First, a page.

Most of the minority houses are located in the middle of large forested areas surrounded by ample space. The most suitable way to utilize natural energy is thus by making use of the natural sunlight and use plant oils and branches for cooking and heating. The doors and windows of the houses are built as to fully utlize the sun for heating during cold periods and the winds for cooling effects during summer. Additionally, the house is built to sustain the humidity and avoid mould infestations by having raising the floor level to create an air-pocket underneath. In the winter, the tightly closed door system combined with the fire (often located in the middle of the house) creates a very effective and cost-saving heating system. Besides, each house often has a garden full of trees that provides shelter from the heat in summer, whilst protecting the house from storms and provides some humidity during winters. The garden-pond-cage system is very suitable, compatible and cost-efficient with this type of house. There is a modern electricity system in the village, however, most residents are engaged with the traditional lifestyle, in which they only use electricity under curtain circumstances to for example listen to the radio or watch television. If there is a good strategy on how to use solar energy, the house could be completely sustained using renewable energy resources.

2.3. Water processing and usage.

Ethnic minorities from mountainous areas in the north consider water to be one of the three most important factors when it comes to choosing a settling location. Thus, the proper and sustainable use of natural water resources has become their speciality. Water is being used in a cyclical process where water is taken from the stream  used in daily activities absorbed into soil goes back into the stream … Owing to the fact that ethnic people have to collect water by manually, they do their utmost to save water –research has shown that amount of water used by ethnic people on daily basis accounts for 25-30% of the usage of Kinh people. Diseases steming from lack of sanitary measures pollution have been minimized. After ethnic people having a shower in the steam, it can be able to clean itself by using the water circulating system. Some ethnic minorities utilize the force of the current to enable them to operate spinning machineries for the purpose of grinding rice. Some ethnic minorities utilize topography to lead water from streams directly to their houses and fields; this can be seen amongst Pa Then people and Muong people to mention a few.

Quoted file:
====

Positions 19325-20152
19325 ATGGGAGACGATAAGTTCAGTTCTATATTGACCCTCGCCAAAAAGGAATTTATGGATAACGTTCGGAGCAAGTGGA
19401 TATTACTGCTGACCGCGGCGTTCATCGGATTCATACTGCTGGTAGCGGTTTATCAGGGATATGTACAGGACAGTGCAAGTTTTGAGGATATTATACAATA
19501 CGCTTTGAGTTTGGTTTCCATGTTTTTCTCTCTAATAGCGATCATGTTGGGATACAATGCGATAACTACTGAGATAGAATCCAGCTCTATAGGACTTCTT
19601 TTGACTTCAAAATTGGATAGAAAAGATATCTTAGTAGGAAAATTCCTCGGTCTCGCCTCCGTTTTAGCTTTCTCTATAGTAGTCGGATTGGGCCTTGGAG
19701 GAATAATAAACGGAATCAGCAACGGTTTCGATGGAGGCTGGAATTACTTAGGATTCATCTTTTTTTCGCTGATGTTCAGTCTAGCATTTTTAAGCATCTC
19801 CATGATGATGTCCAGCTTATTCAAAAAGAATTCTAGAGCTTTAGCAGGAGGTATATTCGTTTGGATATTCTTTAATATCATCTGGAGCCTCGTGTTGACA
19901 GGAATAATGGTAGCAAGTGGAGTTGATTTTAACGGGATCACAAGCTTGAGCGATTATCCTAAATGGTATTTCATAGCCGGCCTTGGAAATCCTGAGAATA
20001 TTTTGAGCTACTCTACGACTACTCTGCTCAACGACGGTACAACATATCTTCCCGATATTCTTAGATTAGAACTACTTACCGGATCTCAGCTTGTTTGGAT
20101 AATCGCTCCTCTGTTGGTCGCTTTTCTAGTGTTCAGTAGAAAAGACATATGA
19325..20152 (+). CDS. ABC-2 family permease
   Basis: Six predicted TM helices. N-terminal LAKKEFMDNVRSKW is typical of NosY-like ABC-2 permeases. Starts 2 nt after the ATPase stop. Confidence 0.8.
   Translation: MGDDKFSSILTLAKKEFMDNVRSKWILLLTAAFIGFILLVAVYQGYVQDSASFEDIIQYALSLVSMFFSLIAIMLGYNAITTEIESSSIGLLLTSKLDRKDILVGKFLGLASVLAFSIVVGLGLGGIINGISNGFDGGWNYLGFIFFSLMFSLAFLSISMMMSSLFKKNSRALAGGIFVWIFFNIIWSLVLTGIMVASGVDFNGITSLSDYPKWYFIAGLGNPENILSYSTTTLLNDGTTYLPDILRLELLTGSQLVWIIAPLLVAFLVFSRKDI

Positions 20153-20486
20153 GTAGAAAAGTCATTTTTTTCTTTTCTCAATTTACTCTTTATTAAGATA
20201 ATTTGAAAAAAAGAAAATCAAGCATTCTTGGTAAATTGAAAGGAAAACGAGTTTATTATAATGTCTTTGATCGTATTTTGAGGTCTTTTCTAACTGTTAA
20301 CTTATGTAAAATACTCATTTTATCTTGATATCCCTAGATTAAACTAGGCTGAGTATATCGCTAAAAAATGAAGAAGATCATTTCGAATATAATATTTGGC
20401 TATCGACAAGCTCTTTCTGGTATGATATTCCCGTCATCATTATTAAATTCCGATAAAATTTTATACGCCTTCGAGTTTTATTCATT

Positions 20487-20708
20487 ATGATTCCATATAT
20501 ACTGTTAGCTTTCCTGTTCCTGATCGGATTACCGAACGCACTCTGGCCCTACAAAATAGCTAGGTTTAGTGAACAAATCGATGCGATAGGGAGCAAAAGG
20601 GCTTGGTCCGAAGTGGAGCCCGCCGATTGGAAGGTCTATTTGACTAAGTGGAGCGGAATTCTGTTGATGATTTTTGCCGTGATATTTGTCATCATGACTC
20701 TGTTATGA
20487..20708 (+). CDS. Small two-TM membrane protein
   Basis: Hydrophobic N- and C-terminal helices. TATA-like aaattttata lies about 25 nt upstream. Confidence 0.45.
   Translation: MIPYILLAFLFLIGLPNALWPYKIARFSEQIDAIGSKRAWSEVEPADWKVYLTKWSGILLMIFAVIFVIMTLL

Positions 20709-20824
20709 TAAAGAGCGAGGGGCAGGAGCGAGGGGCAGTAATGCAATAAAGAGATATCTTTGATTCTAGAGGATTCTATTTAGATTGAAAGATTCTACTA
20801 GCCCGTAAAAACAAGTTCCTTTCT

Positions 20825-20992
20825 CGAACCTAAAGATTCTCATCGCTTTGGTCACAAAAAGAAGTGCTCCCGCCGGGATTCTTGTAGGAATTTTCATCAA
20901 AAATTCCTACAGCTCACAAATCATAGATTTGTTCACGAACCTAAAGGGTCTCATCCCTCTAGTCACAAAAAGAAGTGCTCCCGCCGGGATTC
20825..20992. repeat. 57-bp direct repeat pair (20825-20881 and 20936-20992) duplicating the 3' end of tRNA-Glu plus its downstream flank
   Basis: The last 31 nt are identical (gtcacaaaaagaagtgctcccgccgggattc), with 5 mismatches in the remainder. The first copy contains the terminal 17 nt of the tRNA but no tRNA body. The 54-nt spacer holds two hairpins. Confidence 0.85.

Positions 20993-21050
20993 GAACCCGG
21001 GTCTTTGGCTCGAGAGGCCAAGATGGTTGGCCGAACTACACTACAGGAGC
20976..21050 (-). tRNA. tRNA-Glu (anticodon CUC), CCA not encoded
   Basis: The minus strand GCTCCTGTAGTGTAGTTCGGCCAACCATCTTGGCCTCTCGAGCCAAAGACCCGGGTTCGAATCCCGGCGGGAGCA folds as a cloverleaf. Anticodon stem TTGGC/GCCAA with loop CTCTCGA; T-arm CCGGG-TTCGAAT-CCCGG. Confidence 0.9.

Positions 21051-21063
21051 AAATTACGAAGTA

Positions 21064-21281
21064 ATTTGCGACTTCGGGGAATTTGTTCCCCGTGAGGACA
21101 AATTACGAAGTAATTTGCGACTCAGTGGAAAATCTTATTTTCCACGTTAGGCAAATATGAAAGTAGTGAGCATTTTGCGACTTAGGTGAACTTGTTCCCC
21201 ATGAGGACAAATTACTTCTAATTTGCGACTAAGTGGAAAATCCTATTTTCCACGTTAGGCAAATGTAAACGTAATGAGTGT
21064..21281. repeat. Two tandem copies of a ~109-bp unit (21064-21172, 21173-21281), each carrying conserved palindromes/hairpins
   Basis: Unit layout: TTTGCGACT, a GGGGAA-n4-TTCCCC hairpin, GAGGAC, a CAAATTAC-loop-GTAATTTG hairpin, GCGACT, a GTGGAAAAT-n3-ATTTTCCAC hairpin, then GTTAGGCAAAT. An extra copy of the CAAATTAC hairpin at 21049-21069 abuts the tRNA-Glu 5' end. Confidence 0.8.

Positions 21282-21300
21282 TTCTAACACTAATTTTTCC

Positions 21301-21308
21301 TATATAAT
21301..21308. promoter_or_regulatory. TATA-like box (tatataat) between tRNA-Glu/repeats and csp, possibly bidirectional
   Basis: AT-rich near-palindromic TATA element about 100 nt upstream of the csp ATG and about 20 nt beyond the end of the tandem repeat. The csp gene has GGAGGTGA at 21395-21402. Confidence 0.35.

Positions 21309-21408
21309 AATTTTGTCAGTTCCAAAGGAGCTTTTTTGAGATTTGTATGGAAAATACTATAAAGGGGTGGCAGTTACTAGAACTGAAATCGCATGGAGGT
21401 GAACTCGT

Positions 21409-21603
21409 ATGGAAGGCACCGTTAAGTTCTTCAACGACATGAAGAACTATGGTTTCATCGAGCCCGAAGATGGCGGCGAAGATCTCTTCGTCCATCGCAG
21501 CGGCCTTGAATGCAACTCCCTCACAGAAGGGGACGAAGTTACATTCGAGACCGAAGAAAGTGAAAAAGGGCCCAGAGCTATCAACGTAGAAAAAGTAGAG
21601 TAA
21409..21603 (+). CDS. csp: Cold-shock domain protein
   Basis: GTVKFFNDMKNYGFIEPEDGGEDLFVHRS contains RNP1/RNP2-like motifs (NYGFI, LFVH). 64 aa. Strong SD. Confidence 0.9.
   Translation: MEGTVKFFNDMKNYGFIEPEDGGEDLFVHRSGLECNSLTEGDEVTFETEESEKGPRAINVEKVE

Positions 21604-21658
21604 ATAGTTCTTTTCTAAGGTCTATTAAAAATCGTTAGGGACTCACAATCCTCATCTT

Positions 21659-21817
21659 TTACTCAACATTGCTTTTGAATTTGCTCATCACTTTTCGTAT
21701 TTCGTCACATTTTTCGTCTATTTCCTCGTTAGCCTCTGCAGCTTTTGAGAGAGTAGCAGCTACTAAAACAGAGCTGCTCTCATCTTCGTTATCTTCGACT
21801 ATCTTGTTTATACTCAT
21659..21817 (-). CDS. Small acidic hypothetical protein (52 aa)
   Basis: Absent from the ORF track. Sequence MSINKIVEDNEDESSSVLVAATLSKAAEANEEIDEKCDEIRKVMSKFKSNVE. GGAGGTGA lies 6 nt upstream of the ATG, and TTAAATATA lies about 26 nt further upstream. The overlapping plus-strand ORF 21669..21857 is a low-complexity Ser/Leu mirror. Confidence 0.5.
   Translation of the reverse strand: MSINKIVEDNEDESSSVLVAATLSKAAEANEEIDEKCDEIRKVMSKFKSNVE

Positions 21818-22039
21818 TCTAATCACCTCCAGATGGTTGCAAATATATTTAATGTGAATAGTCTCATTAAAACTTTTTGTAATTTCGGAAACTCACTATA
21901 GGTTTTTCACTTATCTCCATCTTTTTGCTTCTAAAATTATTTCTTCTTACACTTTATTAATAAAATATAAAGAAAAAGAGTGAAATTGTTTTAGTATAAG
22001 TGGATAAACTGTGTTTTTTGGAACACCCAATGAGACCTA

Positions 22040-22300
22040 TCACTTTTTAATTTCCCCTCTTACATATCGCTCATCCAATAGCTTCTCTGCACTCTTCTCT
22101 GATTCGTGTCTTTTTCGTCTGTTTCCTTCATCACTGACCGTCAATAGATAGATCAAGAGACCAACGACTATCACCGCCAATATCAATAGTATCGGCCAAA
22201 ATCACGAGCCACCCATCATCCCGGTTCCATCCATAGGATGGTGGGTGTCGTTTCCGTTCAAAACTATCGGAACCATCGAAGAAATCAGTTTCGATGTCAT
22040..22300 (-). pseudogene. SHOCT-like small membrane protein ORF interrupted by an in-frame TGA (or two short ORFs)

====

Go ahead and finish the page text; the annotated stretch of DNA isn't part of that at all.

The use of rain water in daily activities is also typical amongst ethnic people. The rain water is collected from roofs through waterspouts into large barrels and is filtered from natural soil and sand after being used in daily activities.

Taking advantage of the sloping terrain to conduct water to their homes (Pa Then people)


Digging well to get water (Dao people)


Using reel to bring water to fields and villages (Tay people)

2.4. Maintaining heath and comfort.

Traditional houses of ethnic minorities, sustain a high living standard although it may not be compared to that of Kinh people. In fact, the simple and practical way of living of ethnic minorities’ is often considered a “green” way of living. For example: a family of 4-6-people only needs a house with 50-60m2 living space (it means each person will have an area 10m2, in average, to live on). The flexible use of space of the ethnic minorities is something we can truly learn from and apply to our own houses. This way of living also helps preserve the Vietnamese cultural aspects, which is the closeness and caring between family members. The fact that the house is located in the nature protects its inhabitants from: industrial dust, city noises, traffic, harmful chemicals from household appliances and allergies associated with modern lifestyle. Moreover, the garden around the house can provide unlimited fresh air while effectively absorbing carbondioxide. The “open-to-community” architecture of the ethnic houses is truly worth careful consideration from us.

From left to right: House of Muong people – House of Thai people